Once the development process has started moving forward, the communication manager works to keep the vision of the project clear in the minds of the target community; as well as the stakeholders, developers, and media.  At the same time they collect and attune the feedback from each of these sources as to weigh positive and negative reactions to the message.  However; this is not to say that the sequence of communication is as archaic as in times gone by.  Community managers engage in conversations through social media, direct messages, conference attendance, and publicity events. As the development continues the community manager must cleverly gauge how often to update the public and internal audiences so as not to let the project slide away or become an annoyance via inconsequential reminders. 

Once the development of the product nears either testing or release, the community manager begins to entice an often select set of the public to become “informed experts” on what they have seen.  This allows for them to organically share their input within their own communication hubs.  This sort of organic advertisement is then buffered by key points that are echoed in advertisements and official communications.  This continues in even more venues than before; community forums, reddit, You Tube, etc.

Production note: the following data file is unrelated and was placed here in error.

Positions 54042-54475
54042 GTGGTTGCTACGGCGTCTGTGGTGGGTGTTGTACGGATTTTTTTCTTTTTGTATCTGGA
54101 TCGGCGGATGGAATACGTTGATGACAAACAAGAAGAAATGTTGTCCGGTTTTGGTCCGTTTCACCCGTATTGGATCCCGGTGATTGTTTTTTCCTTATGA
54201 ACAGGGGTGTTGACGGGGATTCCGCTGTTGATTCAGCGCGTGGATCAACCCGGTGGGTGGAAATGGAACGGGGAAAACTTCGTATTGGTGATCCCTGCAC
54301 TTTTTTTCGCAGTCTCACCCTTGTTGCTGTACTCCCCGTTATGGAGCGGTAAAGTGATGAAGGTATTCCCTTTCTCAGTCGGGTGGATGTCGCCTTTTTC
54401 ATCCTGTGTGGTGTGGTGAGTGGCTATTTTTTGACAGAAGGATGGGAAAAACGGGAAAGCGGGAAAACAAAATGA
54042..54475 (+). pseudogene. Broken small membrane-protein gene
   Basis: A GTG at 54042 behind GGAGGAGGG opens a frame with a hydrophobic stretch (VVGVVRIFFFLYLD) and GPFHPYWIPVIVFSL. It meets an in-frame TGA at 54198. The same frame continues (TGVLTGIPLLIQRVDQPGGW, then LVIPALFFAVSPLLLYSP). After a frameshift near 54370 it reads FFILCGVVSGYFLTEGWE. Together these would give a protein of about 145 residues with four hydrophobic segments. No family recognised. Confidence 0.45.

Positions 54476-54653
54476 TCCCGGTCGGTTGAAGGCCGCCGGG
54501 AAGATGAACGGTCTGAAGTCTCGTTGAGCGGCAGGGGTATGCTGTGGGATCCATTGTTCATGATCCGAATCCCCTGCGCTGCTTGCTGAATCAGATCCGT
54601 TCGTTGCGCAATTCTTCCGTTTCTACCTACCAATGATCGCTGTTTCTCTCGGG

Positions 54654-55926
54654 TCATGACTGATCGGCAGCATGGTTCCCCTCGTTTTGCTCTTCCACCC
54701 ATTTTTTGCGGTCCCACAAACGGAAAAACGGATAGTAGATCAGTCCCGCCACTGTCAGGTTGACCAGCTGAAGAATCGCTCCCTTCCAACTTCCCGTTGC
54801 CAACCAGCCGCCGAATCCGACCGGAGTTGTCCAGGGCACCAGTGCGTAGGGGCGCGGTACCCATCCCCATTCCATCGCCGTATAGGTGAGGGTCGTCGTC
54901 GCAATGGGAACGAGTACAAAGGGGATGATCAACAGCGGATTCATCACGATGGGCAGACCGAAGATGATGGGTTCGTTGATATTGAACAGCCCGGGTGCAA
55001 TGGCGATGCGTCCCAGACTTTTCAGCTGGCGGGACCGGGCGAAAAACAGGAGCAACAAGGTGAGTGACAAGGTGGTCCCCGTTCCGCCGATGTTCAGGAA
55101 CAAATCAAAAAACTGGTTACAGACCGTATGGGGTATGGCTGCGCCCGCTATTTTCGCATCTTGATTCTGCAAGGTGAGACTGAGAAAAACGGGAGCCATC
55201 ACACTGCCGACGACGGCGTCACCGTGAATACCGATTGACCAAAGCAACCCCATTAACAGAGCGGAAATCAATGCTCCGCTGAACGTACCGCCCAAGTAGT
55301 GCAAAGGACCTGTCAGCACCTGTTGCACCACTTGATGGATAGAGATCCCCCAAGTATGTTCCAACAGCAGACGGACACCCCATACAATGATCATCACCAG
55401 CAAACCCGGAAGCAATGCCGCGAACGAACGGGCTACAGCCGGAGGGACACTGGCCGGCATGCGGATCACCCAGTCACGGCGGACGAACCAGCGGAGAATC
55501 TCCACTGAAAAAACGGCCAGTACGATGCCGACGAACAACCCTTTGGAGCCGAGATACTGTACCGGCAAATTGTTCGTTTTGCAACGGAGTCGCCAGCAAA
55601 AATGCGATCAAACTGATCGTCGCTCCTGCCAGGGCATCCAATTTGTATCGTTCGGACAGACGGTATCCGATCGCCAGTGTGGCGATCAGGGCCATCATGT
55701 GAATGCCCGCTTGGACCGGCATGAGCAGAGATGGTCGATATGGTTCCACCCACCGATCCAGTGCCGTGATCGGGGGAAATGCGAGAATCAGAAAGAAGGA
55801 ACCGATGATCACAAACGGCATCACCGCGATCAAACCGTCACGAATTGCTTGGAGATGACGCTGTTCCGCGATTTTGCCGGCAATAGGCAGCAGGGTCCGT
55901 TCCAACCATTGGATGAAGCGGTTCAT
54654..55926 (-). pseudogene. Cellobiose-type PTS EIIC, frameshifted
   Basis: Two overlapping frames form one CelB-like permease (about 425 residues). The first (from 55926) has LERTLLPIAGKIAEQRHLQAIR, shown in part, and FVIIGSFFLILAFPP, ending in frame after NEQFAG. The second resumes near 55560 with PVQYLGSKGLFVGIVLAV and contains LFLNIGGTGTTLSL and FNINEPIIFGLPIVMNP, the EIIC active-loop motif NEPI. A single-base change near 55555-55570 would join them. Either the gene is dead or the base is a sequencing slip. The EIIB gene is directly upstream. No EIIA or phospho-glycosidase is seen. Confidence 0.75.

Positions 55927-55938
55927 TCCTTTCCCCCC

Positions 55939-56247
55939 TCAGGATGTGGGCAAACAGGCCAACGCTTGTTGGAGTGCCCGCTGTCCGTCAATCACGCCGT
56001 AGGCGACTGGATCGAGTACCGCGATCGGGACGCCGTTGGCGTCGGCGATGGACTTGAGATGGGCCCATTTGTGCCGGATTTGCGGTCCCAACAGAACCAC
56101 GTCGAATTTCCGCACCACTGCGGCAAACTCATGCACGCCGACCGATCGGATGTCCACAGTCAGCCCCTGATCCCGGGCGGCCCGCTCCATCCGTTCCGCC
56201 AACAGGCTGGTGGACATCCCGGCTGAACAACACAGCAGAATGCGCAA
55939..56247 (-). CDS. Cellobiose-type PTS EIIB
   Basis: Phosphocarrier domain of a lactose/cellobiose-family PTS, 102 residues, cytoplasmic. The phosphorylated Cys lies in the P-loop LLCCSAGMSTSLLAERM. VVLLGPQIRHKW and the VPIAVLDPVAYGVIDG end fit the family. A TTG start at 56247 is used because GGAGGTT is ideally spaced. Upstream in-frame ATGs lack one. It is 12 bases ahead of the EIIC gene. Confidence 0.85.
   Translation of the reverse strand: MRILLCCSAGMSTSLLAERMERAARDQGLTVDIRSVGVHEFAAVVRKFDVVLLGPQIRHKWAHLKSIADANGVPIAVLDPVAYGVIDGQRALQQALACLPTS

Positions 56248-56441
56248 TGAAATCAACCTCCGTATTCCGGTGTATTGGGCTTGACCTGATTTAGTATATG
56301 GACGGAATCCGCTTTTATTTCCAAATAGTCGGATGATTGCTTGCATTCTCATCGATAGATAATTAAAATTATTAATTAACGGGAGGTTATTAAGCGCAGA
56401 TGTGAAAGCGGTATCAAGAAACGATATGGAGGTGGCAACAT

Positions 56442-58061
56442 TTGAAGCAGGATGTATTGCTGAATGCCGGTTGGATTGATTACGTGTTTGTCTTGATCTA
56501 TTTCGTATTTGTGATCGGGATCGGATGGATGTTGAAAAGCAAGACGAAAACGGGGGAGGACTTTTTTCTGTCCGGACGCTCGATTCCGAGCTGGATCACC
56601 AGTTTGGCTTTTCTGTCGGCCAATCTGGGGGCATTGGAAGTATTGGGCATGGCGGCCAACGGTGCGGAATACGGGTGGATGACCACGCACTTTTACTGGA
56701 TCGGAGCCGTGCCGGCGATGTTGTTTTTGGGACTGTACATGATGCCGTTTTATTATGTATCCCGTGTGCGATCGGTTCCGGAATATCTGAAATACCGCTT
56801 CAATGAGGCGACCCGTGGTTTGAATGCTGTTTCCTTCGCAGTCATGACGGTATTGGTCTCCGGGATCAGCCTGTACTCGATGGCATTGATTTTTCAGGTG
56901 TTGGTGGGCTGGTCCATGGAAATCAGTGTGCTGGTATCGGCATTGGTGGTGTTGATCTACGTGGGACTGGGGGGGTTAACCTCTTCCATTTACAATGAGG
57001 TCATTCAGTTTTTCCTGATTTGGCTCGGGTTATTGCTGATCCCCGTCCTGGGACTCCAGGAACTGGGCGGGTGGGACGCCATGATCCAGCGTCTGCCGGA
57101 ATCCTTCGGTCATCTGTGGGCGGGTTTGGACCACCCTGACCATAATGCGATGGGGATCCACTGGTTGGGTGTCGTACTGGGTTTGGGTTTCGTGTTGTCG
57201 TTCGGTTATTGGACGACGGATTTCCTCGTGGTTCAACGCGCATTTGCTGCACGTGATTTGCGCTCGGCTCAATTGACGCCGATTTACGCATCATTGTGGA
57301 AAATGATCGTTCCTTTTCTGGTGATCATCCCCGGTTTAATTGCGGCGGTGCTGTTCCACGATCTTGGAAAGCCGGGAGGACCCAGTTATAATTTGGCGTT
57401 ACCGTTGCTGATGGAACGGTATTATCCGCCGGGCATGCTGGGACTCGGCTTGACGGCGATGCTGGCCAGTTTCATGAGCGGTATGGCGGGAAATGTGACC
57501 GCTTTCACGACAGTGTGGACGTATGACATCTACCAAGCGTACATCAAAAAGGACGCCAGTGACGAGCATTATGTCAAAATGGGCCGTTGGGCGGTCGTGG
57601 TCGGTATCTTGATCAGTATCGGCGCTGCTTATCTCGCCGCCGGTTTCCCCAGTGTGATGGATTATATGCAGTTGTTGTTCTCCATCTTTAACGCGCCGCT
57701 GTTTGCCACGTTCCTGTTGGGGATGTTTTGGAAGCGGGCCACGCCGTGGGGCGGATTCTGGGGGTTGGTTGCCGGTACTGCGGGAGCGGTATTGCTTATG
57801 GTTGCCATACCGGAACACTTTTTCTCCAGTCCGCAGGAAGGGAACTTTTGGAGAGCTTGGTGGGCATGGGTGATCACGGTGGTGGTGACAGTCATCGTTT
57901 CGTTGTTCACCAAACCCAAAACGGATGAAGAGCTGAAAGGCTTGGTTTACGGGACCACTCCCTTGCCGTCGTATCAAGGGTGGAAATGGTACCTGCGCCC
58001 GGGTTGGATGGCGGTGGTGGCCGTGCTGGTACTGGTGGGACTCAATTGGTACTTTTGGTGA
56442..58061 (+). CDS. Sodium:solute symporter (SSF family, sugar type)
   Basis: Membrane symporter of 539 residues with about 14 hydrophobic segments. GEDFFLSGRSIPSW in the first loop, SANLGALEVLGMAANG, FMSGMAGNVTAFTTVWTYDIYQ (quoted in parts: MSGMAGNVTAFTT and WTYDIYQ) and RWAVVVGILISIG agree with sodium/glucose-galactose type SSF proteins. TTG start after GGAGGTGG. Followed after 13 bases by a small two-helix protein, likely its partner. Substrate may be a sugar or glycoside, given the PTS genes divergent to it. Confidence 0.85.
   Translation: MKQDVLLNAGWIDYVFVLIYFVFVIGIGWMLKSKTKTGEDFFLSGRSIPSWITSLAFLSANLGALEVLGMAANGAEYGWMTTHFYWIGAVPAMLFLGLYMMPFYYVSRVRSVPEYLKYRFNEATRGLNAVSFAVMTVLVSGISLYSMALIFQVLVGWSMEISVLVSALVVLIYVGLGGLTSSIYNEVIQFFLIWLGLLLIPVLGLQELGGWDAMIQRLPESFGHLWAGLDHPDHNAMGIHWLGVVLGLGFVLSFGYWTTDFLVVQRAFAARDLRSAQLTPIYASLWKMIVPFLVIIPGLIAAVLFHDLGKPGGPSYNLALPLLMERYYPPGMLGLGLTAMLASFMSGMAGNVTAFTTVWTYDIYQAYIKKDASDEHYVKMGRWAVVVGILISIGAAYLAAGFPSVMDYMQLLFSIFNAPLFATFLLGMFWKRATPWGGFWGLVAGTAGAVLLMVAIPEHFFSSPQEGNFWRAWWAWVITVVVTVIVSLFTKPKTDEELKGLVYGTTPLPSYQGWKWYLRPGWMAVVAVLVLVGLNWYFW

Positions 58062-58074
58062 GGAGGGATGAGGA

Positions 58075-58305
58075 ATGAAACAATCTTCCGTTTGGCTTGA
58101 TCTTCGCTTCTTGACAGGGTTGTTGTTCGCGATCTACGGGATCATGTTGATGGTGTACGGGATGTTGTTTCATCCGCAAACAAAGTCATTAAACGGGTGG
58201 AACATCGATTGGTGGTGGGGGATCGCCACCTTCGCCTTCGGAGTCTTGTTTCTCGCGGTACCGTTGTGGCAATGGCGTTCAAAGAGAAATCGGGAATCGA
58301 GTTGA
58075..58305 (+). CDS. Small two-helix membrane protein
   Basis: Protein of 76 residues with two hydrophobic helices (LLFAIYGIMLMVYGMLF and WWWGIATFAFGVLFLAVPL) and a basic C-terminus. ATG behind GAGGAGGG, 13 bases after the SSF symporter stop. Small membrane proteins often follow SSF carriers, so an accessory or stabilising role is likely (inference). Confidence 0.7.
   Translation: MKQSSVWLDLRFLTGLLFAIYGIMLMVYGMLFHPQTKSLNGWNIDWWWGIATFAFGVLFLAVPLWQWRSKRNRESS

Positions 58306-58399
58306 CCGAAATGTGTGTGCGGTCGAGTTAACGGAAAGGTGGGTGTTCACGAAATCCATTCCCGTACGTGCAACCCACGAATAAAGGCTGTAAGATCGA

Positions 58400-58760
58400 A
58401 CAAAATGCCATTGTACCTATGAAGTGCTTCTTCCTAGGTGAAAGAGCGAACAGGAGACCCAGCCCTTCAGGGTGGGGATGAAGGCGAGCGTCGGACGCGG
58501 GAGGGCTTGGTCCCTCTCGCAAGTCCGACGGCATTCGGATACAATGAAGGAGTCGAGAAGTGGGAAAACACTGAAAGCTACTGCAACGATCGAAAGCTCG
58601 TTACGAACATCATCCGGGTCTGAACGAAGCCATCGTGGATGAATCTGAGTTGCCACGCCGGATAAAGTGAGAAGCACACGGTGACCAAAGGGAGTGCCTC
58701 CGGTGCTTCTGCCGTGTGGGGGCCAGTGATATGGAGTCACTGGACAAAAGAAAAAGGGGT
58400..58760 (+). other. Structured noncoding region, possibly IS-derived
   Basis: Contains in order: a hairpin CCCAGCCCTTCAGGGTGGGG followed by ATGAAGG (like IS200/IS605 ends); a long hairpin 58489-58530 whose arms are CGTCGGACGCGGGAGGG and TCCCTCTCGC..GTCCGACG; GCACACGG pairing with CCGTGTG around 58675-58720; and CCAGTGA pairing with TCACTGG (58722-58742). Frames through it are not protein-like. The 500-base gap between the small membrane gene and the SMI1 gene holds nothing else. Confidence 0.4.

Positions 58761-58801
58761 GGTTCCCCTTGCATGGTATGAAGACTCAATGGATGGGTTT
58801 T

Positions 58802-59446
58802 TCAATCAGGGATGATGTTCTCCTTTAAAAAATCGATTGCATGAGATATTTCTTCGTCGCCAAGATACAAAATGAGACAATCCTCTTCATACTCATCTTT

As the product releases the community manager maintains their role of feedback shepherd so that any immediate oversights can be corrected.  They also work to assure any long-term changes that have been built into the product will be properly understood with timing, cost, and impact effectively described. Depending on the frequency of the company’s release timetables, the community manager may have already begun to shift gears into the next project while still assisting in the marketing and management of the previous campaign.  At all points in the process the community manager gives a voice to the answers the public wants to hear.

Beyond the chess game that is marketing and communication, a community manager puts a face and voice to a constant stream of new ideas and strategic changes.  Not everyone follows what is new by checking an organization’s main webpage, but if they catch that tweet from the same company’s community manager; it just might peak their interests.  Did someone complain about a feature missing in a new service? A community manager’s direct message to them would be valued much higher than a redirect to a URL by a faceless customer service representative.  We all have many things that steal away our attention each day.  A community manager is the person that reminds you of the important facts and pays attention to the cacophony of feedback.  Their job is to provide your organization with attention, information, and conversation; to everyone you wish to reach.